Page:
Bibles in China have a history of intrigue. Under Mao, China attempted to extirpate religion altogether, and during the Cultural Revolution, hostile officials confiscated and destroyed Bibles—think Fahrenheit 451. Bible owners were thrown in prison camps or worse. And even after Mao’s death in 1976, Bibles remained scarce. Throughout the late 1970s and early ’80s, as China reopened, gutsy Christian Westerners smuggled in suitcases of the impolitic Book across the border, slipping them to nervous but elated house-church leaders.
Today, obtaining a Bible is China no longer a cloak-and-dagger operation. Owning a Bible became less politically sensitive throughout the ’80s; and in 1988, Beijing permitted the Protestant Amity Foundation to open, the only organization in China allowed to print and distribute Bibles. But even though Beijing has decriminalized Bibles, that doesn’t mean acquiring one is easy. China is suffering a Bible shortage and a distribution clog.
While it’s impossible to say how many Bibles China needs—only a free market could determine that—rough comparative numbers are indicative.
The American market proves a useful gauge. The Bible is America’s runaway best-seller. The New Yorker wrote about it in 2006, noting that “the Bible is the best-selling book of the year, every year,” outselling even Harry Potter, and that “the amount spent annually on Bibles has been put at more than half a billion dollars.” Exact annual sales vary, but it’s safe to say American consumers buy at least 25 million Bibles each year. And there are around 247 million Christians in the U.S.
In China, the exact numbers get trickier—in part because so many Chinese Christians worship covertly, in “underground” or “house” churches not approved by the government. The Pew Forum on Religion and Public Life counted 67 million Chinese Christians in December 2011; the Center for the Study of Global Christianity at Gordon-Conwell Theological Seminary puts their estimate in the neighborhood of 106.5 million. Other estimates are even higher.
But China’s Bible supply is comparatively tiny—not for want of effort, either. Despite Beijing’s historic fear and loathing of religion, Amity has managed to become one of the biggest Bible producers in the world. By 2010, it had printed more than 80 million Bibles—54 million of them for the Chinese market. That’s amazing progress in less than a quarter century, a testament to Chinese Christians’ adeptness at honoring both God and Caesar.
That still means there’s less than one legally printed Bible for each Chinese Christian. Beijing allows the production of about 3.5 million Bibles a year. That’s incredibly meager, even if you ascribe to the government’s low-ball headcounts of Chinese Christians.
The demand for Bibles in China is even more acute because Christians aren’t the only ones who consume them.
In the U.S., Wal-Mart is one of the biggest Bible distributors, playing heavily to customer demographics. Bible publishers are also keen marketers, to believers and nonbelievers alike. Zondervan alone offers around 800 different branded Bibles to American consumers, including but not limited to the Playful Puppies Bible for dog-lovers; a Bible with supplementary reflections by Jimmy Carter; a sparkly pink Precious Princess Bible; and a kid-friendly NIV Adventure Bible with “games, a scavenger hunt [and] jungle safari theme.” There’s truly something for everyone.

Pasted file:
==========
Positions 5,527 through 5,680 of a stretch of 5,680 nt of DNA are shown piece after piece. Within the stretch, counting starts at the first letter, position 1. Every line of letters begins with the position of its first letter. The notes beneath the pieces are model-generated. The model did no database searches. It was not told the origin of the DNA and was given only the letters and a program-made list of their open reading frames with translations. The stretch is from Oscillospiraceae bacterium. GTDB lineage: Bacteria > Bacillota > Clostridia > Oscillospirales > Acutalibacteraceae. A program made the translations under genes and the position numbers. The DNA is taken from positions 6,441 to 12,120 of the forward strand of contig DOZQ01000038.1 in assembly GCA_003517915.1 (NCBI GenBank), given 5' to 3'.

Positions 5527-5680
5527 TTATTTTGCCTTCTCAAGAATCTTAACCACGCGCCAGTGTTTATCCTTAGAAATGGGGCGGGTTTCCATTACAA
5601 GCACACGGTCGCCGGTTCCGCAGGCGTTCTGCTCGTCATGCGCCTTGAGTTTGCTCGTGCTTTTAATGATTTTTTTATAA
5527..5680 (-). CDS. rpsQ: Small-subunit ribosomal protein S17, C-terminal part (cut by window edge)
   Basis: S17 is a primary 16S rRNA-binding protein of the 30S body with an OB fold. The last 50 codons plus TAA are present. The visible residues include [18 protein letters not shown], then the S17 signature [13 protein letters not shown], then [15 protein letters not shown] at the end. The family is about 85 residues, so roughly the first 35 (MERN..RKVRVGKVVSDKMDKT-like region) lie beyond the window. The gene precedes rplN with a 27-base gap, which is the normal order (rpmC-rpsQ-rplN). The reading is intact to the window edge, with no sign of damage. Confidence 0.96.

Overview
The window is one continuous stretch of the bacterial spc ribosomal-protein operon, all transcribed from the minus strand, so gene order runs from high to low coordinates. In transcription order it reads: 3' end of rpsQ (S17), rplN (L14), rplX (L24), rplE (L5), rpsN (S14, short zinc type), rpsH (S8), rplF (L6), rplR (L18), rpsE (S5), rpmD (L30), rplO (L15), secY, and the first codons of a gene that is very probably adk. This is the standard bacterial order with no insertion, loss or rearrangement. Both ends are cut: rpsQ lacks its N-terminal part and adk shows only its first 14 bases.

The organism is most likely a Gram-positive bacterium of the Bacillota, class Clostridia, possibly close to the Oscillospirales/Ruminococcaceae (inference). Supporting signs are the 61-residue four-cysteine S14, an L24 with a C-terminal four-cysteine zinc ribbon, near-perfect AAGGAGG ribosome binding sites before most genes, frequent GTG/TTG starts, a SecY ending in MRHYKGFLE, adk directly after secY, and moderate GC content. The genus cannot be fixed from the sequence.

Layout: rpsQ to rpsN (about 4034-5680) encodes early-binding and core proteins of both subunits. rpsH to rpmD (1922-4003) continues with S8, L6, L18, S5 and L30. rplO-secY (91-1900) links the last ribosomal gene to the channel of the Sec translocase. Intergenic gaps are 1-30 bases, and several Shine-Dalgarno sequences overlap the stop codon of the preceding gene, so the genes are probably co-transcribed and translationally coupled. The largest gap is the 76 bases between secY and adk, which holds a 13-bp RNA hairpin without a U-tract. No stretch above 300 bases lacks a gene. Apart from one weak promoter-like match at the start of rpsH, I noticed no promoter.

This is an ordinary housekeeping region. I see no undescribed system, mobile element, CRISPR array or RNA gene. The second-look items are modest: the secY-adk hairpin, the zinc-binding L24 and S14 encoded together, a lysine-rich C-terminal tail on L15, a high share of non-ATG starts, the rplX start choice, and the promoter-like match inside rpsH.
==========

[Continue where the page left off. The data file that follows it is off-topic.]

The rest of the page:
So how would the Bible do in China? Spiritual curiosity is rampant there. Even the government has noted that the number of Protestants has grown by more than 60 percent in the past 15 years and Catholics by more than 25 percent. China is also intensely pragmatic, and its ambitious citizens have doubtless noticed that all the modern superpowers except Japan—Britain, Germany and the U.S.—were all heavily influenced by Christianity. This suggests that demand for Bibles is far, far greater than the current supply.
Upping the allowance of Bibles wouldn’t entirely solve the China’s Bible shortage, either. Distribution has also replaced direct persecution as another primary obstacle to mass Bible-owning in China.
Beijing allows only state-approved Catholic and Protestant churches to sell Bibles: Bookstores risk losing their license if they sell the Holy Book, regardless of consumer demand. That makes obtaining a Bible inconvenient at best and impossible at worst.
Beijing’s reluctance to allow a free Bible market is somewhat understandable. The government recognizes five religions, but it believes religion can pose a political threat. Two of them, Islam and Buddhism, have strong separatist strains; meanwhile, Catholicism brought down Poland’s authoritarian government; and the really paranoid or historically aware cadres will note that an eccentric Protestant cult-leader catalyzed China’s Taiping Rebellion in the mid-1800s.
Nevertheless, Beijing’s current Bible policy is self-defeating. Allowing free consumption of Bibles would be an easy point-winner for China, much-criticized in the international community for its fight against religious freedom. Moreover, the government is terrified of Christian cults, which often turn political. Christians who have access to their Scriptures are less likely to ascribe to weird fringe beliefs.
By creating a free market for Bibles, China could promote educated and peaceful Christianity. That, in turn, would contribute to harmonious Chinese society.
Ms. Melchior is a Robert Novak fellow with the Phillips Foundation.
Source: AFF Doublethink Online | Kathlyn Ehl
Source: AFF Doublethink Online | Jacob Hayutin